In the same class, one of the students (Tim) mentioned that efficiency is essential to development. This simple claim, which I think is correct, is easy to overlook if you are critiquing capitalist conceptions of development. But the fact of the matter is that if you want to improve people's material wellbeing, you have to improve the efficiency of their work. (Or perhaps you can just help them build better sewerage systems or houses?) Similarly to reduce material throughput in production and consumption, you have to improve efficiency. The consequent questions then are how much efficiency do we need? how quickly do we need to achieve it? and what forms of social organization will let us achieve the desired level of efficiency in the desired time?
So my graduate school class today took a surprising and welcome turn. There were two things that I'll separate out. The first is this: love and development. For class we read the 30-year update to Limits to Growth. At the end, the authors identify five tools for reshaping the feedback loops in the existing global system. One of these is love, which unsurprisingly gave everyone pause. And we spent most of the class discussing what love is, how it applies to development, how politicians have used love (current mayor of Bogota Gustavo Petro Urrego and former Paraguayan President Federico Franco), and love's connection to philanthropy and charity. It has me thinking that it would be interesting to look at the relationship between love and development. So here is a list, which I will amend over time as new ideas emerge, of books and articles that might be useful for such an endeavor:
- Martha Nussbaum, Women and Human Development, which addresses love in its final chapter.
- Cornell West, The Ethical Dimensions of Marxist Thought, which I assume addresses love since it has been one of his themes.
- Nel Noddings, Caring, which offers an ethic based on caring that has obvious connections to love and loving.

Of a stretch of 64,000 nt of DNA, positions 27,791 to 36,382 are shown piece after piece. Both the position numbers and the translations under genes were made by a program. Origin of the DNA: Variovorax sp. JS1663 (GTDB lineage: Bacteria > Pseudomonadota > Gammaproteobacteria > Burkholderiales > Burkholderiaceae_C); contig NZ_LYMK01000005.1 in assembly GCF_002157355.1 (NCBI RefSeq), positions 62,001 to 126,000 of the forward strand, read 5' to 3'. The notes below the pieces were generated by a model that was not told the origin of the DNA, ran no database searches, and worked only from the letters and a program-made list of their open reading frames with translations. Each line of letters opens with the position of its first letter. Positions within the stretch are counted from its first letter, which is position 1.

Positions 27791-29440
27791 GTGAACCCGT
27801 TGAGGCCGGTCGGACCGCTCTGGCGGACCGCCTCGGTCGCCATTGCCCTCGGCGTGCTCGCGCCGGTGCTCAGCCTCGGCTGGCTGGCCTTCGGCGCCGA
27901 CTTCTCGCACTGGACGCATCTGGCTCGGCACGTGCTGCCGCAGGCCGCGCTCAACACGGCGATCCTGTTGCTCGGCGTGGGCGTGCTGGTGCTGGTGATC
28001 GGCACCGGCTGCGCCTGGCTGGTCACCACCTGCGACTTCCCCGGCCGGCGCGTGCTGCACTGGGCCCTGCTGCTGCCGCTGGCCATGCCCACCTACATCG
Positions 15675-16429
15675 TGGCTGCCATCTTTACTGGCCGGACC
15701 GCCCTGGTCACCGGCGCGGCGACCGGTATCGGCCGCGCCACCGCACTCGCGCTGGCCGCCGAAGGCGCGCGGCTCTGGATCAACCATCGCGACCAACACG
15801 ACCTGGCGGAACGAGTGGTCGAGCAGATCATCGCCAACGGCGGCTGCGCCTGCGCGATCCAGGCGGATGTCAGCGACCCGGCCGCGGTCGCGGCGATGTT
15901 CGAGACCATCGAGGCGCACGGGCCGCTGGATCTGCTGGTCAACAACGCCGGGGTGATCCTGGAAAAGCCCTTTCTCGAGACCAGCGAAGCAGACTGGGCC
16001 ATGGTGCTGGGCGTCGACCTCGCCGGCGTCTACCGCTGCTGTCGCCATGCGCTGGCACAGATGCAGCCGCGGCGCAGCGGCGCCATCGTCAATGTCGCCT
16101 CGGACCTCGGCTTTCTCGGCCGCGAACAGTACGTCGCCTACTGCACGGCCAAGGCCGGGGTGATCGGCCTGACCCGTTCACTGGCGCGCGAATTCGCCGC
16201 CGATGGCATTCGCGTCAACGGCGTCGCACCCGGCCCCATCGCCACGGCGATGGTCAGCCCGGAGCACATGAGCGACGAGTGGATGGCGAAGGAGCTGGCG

- Adam Kahane, Power and Love, which apparently former Paraguayan President Federico Franco asked some of his staff to read (if I understood correctly).
- Michael Hardt and Antonio Negri, Multitude, a discussion (at Columbia's GSAPP) of which led him to shyly suggest that one possible solution to capitalist exploitation might be love.
- Julius Nyerere, Ujamaa: Essays on Socialism, "Socialism and Rural Development", speaks of 'love' as an assumption of traditional ujamaa living, which is to be the basis for Tanzanian socialism.
I am open to any other suggestions you have...
So I've finally started to sit down properly with Deleuze and Guattari's "A Thousand Plateaus". I read "Anti-Oedipus" years ago and found it very exciting, but I haven't found or made an opportunity to take "A Thousand Plateaus" off the shelf until now. This summer I suggested a tentative organized panel at ACSP to explore how D&G's ideas could fit into planning, since they've been largely ignored by planners with the notable exception of Jean Hillier and a few others.
So I read the conclusion a few weeks ago and over the last two days read Bassumi's introduction and the first chapter. And I am intrigued yet unconvinced. The text is certainly rich in provocative ideas, but I'm not sure its own ideas hold up or are desirable. Here I will try to identify why. Note, please, that this is a fragmentary and first reading, so I'm sure my thoughts will develop as I go further. In a sense, this can be thought of as one of the response papers I assign my students.